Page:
What’s the loveliest melody in the world?
Okay, I’m not actually proposing to name the most beautiful melody in the world – I’m not that arrogant or that dumb. For now, I want to offer a small tour of some of the most beautiful and enduring melodies I happen to know, and talk about what makes them that way. Will we thereby find the eternal secret of great melody? Well, no. But it’s one of those questions that can get you somewhere if you don’t take it too seriously.
First, naturally, we have to define what a melody is. It’s . . . oh jeez. All right, let’s turn to the authoritative Grove Dictionary of Music: “Melody, defined as pitched sounds arranged in musical time in accordance with given cultural conventions and constraints, represents a universal human phenomenon. . . . While the exact causal relationships between melody and language remain to be established, the broad cultural bases of ‘logogenic melody’ are no longer in question.”
Um, moving right along . . .
The venerable Harvard Dictionary of Music is more slippery, and maybe for that reason more convincing: “A coherent succession of pitches. Here pitch means a stretch of sound whose frequency is clear and stable . . . succession means that several pitches occur; and coherent means that the succession of pitches is accepted as belonging together.” In other words, a succession of notes that sounds to you like a tune is a tune.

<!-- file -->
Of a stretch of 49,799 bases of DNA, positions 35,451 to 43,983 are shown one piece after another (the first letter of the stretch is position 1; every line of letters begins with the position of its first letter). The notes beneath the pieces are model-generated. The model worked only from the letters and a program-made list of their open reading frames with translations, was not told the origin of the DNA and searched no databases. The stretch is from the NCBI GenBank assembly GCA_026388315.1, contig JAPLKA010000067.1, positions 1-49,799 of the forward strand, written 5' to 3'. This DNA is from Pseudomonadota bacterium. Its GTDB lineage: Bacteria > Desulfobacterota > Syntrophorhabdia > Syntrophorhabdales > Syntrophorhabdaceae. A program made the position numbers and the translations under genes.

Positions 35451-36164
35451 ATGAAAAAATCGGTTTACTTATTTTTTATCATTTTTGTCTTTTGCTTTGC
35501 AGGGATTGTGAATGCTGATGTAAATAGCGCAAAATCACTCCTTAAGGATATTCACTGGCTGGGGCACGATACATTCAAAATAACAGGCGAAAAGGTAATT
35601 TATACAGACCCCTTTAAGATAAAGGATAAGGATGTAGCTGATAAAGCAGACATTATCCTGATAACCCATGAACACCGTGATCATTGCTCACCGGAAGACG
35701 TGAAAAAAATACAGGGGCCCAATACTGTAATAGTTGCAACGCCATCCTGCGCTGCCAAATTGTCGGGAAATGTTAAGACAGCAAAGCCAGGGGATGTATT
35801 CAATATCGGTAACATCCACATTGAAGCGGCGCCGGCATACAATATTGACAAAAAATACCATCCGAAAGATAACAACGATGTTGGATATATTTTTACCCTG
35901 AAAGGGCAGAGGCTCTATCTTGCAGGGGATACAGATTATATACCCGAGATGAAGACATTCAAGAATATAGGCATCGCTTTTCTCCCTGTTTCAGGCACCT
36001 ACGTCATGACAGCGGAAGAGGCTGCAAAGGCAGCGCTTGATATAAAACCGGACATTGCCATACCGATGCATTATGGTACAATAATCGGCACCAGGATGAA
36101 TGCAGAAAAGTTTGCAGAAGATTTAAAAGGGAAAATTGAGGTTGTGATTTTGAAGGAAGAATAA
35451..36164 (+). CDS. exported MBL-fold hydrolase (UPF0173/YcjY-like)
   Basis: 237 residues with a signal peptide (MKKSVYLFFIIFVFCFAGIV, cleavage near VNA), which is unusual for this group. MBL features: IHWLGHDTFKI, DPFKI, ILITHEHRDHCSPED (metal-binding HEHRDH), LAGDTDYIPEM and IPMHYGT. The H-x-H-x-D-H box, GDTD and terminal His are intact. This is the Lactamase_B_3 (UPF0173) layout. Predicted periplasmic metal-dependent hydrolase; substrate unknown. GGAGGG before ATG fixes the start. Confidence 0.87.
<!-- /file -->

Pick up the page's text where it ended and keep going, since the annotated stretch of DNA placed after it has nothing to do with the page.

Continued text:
This means that the next person’s idea of a tune may not be yours. We musicians know all about this. Somebody once congratulated Debussy for transcending melody, and he retorted in outrage that his music was nothing but melody.
I’m going to focus here on Western melodies, ones of a particular kind. People tend to call everything a “song” these days, even a symphony, but there are all kinds of songs, and not all of them have melody. On the whole, rock ’n’ roll is not a particularly tuneful genre. I’m fond of the Beatles’ “Come Together,” for example, but its “tune” mostly jogs in place on three notes, with a little flight at the end of the phrase. Many classic songs are founded on a catchy rhythm (Gershwin’s “I Got Rhythm”) or a striking chord progression (“All the Things You Are”). Most of the time, symphonic themes are not particularly tuney, because they are made to unfold and develop over a long haul. As we’ll see, though, in classical pieces there are notable exceptions to that rule.
The tunes I mainly want to talk about are ones you might whistle in the shower or sing around a campfire: melodies that have a kind of independent there-ness on their own, often memorable and distinctive even without accompaniment. I’ll start with one of my favorite traditional American songs, “Wildwood Flower.” It was the Bluegrass group Flatt & Scruggs’ theme song, Joan Baez did a fine version, and it was made famous mainly by the Carter Family. Supposedly folk songs are a spontaneous product of folks, not written by any one person, but that’s partly myth: Like “Wildwood Flower,” a lot of them were first composed by professionals, then evolved through the generations. Texts and melodies are fluid, new words written for old tunes.
The most obvious motif in “Wildwood Flower” is rhythmic: the dum dee-dee dum dee-dee that starts at the beginning and goes throughout. The main melodic motif is a three-note bit of descending or ascending scale that happens some dozen times in the tune, starting with its first three notes. As to the shape, this one has mostly the stepwise rise and fall of typical folk songs; it rises quickly to the fifth degree of the scale and drifts back down. For me the glory of the tune is what happens in the middle: an exhilarating leap up to its highest note that in every verse nicely underlines the words at that point (“and the myrtle so bright”). Then it sinks back down in an echo of the beginning.